Two key factors in protecting the food chain are, first, ensuring high levels of animal health and welfare by encouraging farmers and animal owners to take a preventative approach where veterinary medicines are concerned. This can best be done by enabling them to procure and administer routine management drugs as easily as possible. This avoids the use of antibiotics in the first instance and, therefore, avoids residues altogether. The second key factor is observance of the withdrawal period for each veterinary medicine administered. As long as the withdrawal period is observed, the maximum residue levels established for each drug will not be present in the animal at slaughter. Observance of withdrawal periods has absolutely nothing to do with whether a medicine is prescribed. This will not be addressed by the proposed regulations. For the Minister to say she is bringing these proposals forward on the basis of public health is an inaccuracy that should be corrected when she has the opportunity to do so.
If we want to protect public health and the consumer, it is imperative we provide farmers, who are professional keepers of animals, with as much information as possible about preventative care, animal medicines and their withdrawal periods. However, the regulation does the exact opposite. For the first time in legislation, the farmer is not defined as a professional keeper of animals and the only information to be provided concerning how animals should be medically treated is a prescription to do so through vets. The farmer is not entitled to have even the most basic information but the Department would be very quick to prosecute farmers if they did not have their documentation and did not monitor and implement the withdrawal periods set in place for each of these medicines. The Department is asking farmers to implement rules and regulations without giving them the basic information they require.
It is essential that farmers are in a position to easily inform themselves of the various options available, whether it be through reading specialist farm press, which should include responsible advertisements for veterinary medicinal products, or through consultation with animal health professionals who are qualified to advise them. However, under the proposed regulation, farmers will not be able to avail of such information, which will be solely confined to veterinary professionals.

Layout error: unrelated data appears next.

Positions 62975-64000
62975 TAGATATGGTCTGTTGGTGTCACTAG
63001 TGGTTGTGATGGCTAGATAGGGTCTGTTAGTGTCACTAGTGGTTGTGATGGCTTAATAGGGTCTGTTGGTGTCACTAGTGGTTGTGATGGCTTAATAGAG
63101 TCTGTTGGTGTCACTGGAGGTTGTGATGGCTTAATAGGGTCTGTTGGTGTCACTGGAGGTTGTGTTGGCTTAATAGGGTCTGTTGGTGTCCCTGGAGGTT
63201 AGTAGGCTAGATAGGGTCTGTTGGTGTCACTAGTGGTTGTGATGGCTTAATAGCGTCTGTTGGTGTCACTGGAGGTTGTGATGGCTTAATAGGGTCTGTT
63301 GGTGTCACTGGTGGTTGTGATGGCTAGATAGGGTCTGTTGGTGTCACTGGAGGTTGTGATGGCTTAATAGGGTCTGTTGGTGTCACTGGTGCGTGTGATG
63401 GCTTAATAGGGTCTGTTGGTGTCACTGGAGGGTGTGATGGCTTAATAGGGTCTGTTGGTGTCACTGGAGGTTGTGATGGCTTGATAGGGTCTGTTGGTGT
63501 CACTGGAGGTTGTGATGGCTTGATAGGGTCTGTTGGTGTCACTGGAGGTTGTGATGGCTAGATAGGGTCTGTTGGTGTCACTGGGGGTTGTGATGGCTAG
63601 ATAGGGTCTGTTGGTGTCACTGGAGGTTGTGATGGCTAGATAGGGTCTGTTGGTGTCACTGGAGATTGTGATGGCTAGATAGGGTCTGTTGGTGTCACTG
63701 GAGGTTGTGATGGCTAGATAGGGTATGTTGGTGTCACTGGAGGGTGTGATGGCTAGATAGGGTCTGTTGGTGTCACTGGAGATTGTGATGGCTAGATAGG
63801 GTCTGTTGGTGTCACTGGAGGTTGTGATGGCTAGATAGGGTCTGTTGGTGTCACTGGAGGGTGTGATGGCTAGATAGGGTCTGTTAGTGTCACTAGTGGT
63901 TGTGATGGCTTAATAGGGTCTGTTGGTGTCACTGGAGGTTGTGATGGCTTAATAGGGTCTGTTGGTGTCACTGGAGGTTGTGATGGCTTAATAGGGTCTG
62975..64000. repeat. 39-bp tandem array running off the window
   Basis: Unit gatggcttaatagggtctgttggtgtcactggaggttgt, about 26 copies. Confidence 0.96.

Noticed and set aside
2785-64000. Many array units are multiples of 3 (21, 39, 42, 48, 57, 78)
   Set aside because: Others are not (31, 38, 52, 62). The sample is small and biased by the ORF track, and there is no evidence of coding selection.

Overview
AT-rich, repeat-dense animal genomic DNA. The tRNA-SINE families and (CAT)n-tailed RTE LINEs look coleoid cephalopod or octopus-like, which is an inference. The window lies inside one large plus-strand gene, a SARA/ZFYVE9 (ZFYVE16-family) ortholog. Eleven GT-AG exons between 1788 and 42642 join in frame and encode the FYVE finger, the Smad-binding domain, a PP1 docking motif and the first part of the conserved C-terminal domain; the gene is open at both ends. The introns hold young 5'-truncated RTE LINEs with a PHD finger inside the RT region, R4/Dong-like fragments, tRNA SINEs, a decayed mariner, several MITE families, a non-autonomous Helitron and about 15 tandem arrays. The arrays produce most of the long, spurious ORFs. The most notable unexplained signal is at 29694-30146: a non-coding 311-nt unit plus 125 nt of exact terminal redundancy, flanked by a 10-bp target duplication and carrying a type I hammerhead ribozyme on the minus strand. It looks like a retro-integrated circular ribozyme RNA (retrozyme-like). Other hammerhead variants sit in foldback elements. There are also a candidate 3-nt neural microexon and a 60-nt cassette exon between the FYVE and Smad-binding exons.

Advertisements for lice and other topical treatments will be banned but similar advertisements for humans are legal and appear on a daily basis. Since advertisements for animal medicines in the UK media will be legal, will a number of officials from the Department of Agriculture and Food be deployed to go into every newsagent which sells the UK Farmers Weekly magazine to remove the offending pages carrying advertisements? Is that the intention of the Minister? Obviously, censorship is still part of the Government psyche.
I am disappointed the Minister tabled an amendment to this fair and reasonable motion. The amendment refers not only to implementing this directive but also to implementing changes which arise from a review of existing national legislation. Perhaps that is the reason the Minister has tabled these proposals and she is merely using the directive as an excuse and a vehicle to do so.
These proposals will significantly increase the cost of medicines to farmers, which will have a direct impact on animal husbandry and the cost of food production. I accept that in the case of some medicines, veterinarians are the most appropriate people to write a prescription. However, this should be limited to a restricted number of medicines and should not apply across the board. I call on the Minister and her backbench colleagues, who have stated that they are opposed to this proposal, to use their feet when they walk through the lobbies and support this motion. I commend the motion to the House.